Super User is a question and answer site for computer enthusiasts and power users. Join them; it only takes a minute:

Sign up
Here's how it works:
  1. Anybody can ask a question
  2. Anybody can answer
  3. The best answers are voted up and rise to the top

I have an embedded platform that is connected to my Windows PC via the serial connection. The embedded application sends 532 bytes through the connection. Using HyperTerminal, I am able to see the incoming (non-text) characters in the terminal window. However, I am trying to save the stream as a binary file. The problem is that when I choose to 'Receive File...', the dialog that opens (after asking for a file name and location) does not have a stop button, so my only option for stopping the reception is through canceling, which discards the captured data.

It appears that although I am not sending pure text, I can use the 'Capture Text...' menu. Then, I can manually terminate the reception of data. There are two problems, though - first, the new data is appended to the existing file (if there is one), and not replacing it. Second, the terminal adds a 0xff byte at the end of the file (signaling end of text file).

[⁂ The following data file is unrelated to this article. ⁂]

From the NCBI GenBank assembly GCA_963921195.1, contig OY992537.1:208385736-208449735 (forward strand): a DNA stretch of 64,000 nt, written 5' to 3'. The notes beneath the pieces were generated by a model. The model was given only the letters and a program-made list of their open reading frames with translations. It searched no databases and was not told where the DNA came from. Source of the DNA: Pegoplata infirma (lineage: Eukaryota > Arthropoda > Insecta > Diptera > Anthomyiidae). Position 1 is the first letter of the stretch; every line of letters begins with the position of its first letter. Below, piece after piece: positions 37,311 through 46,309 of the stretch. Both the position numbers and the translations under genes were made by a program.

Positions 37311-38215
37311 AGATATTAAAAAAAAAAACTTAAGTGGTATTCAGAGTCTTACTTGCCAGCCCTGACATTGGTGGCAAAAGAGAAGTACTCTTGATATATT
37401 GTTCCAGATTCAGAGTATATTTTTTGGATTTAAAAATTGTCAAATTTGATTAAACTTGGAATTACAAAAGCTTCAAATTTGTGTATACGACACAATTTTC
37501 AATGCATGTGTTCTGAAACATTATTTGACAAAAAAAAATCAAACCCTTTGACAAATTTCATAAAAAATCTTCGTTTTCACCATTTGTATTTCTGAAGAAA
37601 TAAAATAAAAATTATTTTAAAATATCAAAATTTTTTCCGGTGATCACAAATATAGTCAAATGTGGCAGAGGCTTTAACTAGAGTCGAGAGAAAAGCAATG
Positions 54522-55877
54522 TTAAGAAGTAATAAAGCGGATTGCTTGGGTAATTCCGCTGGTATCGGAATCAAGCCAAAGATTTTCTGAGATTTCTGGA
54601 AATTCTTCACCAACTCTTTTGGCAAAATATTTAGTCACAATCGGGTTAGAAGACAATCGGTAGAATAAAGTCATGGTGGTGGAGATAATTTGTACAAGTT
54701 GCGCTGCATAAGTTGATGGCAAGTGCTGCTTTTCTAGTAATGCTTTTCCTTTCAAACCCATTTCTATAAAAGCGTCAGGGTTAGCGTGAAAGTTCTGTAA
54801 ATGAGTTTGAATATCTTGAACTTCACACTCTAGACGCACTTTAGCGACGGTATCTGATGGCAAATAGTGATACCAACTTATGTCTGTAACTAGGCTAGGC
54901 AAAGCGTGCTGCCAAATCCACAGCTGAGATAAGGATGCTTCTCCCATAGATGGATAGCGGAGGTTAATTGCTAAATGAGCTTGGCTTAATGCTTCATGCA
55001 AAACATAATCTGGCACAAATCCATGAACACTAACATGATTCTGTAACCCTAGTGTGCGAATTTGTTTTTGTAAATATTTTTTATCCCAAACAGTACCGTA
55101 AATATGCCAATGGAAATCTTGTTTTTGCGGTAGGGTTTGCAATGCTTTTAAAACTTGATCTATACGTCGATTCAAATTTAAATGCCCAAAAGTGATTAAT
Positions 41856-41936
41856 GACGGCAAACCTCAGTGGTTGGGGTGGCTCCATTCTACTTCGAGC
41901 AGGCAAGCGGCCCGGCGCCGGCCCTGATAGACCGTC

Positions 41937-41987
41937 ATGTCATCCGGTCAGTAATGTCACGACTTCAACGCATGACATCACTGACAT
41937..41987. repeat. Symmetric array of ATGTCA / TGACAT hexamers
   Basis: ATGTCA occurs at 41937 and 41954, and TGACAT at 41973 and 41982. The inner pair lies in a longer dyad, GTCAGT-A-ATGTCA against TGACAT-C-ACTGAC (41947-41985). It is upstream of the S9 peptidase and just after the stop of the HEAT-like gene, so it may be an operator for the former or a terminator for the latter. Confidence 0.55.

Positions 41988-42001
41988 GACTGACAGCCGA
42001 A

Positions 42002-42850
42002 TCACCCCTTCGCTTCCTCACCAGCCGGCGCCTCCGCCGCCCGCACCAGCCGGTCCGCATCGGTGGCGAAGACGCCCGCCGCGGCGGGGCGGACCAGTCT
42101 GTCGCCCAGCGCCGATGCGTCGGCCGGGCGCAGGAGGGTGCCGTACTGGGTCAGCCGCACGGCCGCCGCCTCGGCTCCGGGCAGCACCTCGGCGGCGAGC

So, how do I save a binary stream to a file?

share|improve this question
up vote 1 down vote accepted

Hyper Terminal is not a correct choice in this case. It probably wants a protocol like xmodem or zmodem used for the data, which your device seems not to send.

As an alternative, you can try to use a recent putty version and use its logging.

share|improve this answer
    
Thanks, @Turbo J. It looks like PuTTY is able to do what is harder to get with Hyper Terminal. Now I have to get to the source code and try to see if I can isolate the parts that communicate with the COM port and log it. – ysap May 13 '11 at 22:41

You must log in to answer this question.

Not the answer you're looking for? Browse other questions tagged .